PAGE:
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Old 06-04-2020, 08:20 AM   #981
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Quote:
Originally Posted by musigenesis View Post
Thanks. I sure wish I had a completed skoolie right now, would be most handy.
Well mine of my family will crap in a bucket lol. They love everything about the bus except that. So even if it was ready I guess I'm evacuating alone.

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Old 06-04-2020, 08:31 PM   #982
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This bit spans multiple crossmembers on the underside, and I'm putting 3/8" bolts down now for eventually attaching my gray tank.

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I needed a way to fix these bolts so I can run nuts on from the underside, but I can't (or more accurately, won't ever again) weld the heads because they're Grade 5.

This resulted in the nastiest thing I've ever welded. The bit of bar I welded on to prevent turning and then the bit of nail on top prevents it from being pushed up, but I didn't snug it against the bolt enough and it could still turn, so I welded on another bit of nail to fix it. Just ugh, but I'm going to leave it because it's functional and I need to punish myself.

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Had a big storm yesterday which knocked out my power (wont be back up until Sunday night, it seems). Right when the power went a bunch of sirens started up, and my street was filled with fire trucks:

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House near me caught fire and one of the two brothers that lived there died on the second floor:

https://6abc.com/delaware-county-sto...re-in/6229618/
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Old 06-04-2020, 08:35 PM   #983
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Originally Posted by JDSquared View Post
Well mine of my family will crap in a bucket lol. They love everything about the bus except that. So even if it was ready I guess I'm evacuating alone.
Ha, same with my family. My brother and his wife were excited about borrowing my skoolie to go camping, until I explained how a composting toilet works. "Oh. Ooh. No."
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Old 06-04-2020, 08:58 PM   #984
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Quote:
Originally Posted by musigenesis View Post
This bit spans multiple crossmembers on the underside, and I'm putting 3/8" bolts down now for eventually attaching my gray tank.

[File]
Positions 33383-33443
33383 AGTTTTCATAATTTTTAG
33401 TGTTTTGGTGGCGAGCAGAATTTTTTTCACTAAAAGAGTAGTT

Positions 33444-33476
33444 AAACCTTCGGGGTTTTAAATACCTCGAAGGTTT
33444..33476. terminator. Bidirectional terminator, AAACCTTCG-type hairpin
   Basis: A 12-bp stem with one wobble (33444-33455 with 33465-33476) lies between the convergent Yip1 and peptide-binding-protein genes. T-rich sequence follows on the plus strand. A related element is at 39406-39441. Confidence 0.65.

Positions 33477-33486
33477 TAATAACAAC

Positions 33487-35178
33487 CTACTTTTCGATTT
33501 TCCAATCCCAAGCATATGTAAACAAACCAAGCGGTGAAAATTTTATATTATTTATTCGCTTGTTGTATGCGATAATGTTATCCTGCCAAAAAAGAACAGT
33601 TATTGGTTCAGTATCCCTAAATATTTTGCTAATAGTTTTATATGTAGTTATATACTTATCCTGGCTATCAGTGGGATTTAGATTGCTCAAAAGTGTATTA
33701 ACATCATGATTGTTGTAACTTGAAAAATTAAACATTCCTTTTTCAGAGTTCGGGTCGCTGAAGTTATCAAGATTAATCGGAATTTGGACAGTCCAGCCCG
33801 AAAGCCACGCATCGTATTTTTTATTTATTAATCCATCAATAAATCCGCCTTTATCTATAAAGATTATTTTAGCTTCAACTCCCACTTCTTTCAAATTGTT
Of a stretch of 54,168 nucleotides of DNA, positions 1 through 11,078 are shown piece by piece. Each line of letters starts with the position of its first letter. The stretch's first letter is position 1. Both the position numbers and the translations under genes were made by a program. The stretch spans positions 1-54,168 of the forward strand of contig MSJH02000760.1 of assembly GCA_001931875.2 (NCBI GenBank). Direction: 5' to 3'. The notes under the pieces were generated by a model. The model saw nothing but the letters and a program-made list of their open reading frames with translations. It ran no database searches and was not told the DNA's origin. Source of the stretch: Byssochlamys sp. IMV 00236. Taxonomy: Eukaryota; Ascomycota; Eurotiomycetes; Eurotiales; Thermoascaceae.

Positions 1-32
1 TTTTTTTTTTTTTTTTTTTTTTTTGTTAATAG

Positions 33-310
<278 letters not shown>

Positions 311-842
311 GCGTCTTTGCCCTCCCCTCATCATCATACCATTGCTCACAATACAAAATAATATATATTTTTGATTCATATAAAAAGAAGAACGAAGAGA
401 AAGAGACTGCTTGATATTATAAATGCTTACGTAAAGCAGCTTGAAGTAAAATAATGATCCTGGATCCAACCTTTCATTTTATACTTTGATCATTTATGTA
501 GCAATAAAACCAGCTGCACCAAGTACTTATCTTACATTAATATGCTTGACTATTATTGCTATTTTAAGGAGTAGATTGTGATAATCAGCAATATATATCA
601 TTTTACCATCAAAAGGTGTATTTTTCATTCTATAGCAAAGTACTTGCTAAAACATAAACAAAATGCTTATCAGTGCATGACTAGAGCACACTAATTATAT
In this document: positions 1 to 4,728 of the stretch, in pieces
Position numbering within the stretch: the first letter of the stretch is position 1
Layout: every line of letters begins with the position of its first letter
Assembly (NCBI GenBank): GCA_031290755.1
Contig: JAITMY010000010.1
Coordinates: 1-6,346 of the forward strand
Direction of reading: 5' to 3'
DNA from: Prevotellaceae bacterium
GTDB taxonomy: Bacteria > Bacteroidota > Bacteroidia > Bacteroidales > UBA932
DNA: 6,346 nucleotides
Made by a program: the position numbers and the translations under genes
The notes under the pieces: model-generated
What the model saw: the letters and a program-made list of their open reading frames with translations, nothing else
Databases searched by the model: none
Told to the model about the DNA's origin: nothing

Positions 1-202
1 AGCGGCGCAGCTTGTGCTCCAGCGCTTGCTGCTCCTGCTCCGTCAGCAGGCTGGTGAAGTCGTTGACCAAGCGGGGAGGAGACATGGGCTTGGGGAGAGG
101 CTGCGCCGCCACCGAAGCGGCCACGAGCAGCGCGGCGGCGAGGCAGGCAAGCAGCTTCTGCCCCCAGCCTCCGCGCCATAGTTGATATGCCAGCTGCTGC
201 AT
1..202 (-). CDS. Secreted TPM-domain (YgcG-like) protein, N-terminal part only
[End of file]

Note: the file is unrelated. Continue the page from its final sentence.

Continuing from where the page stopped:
Attachment 45324

I needed a way to fix these bolts so I can run nuts on from the underside, but I can't (or more accurately, won't ever again) weld the heads because they're Grade 5.

This resulted in the nastiest thing I've ever welded. The bit of bar I welded on to prevent turning and then the bit of nail on top prevents it from being pushed up, but I didn't snug it against the bolt enough and it could still turn, so I welded on another bit of nail to fix it. Just ugh, but I'm going to leave it because it's functional and I need to punish myself.

Attachment 45325



weld 2 pieces of bar stock/strap or 1 piece with notch to prevent turning and epoxy (JB Weld) to hold the bolt down. How do you know where you want the bolts?
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Old 06-04-2020, 09:26 PM   #985
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weld 2 pieces of bar stock/strap or 1 piece with notch to prevent turning and epoxy (JB Weld) to hold the bolt down. How do you know where you want the bolts?
I'm going to use two bars on each bolt as you suggest. My gray tank is going up against the fuel tank cage on one side, so I know exactly where the supports on the other side (by the chair rail) are going to go. I would definitely prefer to install the tank first and then lay down the subfloor, but it is what it is.
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Old 06-04-2020, 10:23 PM   #986
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I don't have any problem with "tack" welding a grade 5 bolt to the substrate. Just don't over do it. You can, as an alternative, run a bead of weld on the substrate along two faces of your bolt to keep it from spinning and even weld a "cap" over the bolt top to keep the bolt from lifting while you are assembling the nut.

I suppose another way to keep bolts in place would to be using a bolt with shoulder serrations (like a lug stud)--nah, tack the sucker.
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Old 06-05-2020, 02:59 PM   #987
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Cab disassembly

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Also disassembled the rear floor reinforcement.

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Old 06-05-2020, 03:58 PM   #988
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In preparation for .... painting ?
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Old 06-05-2020, 06:36 PM   #989
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In preparation for .... painting ?
Yeah. I wouldn't have decided that I don't want the bulkhead wall any more. If it hadn't worked out, I think I would have quit the entire project instead.

I am a little worried about how difficult it's going to be to reassemble. The weld boogering to bend the frames back square put a lot of strain on the connections between the frames and the bus wall/ceiling. It might take a lot of coercion. I was considering just leaving it in place but decided to proceed with my original plan.
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Old 06-05-2020, 06:38 PM   #990
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I don't have any problem with "tack" welding a grade 5 bolt to the substrate. Just don't over do it. You can, as an alternative, run a bead of weld on the substrate along two faces of your bolt to keep it from spinning and even weld a "cap" over the bolt top to keep the bolt from lifting while you are assembling the nut.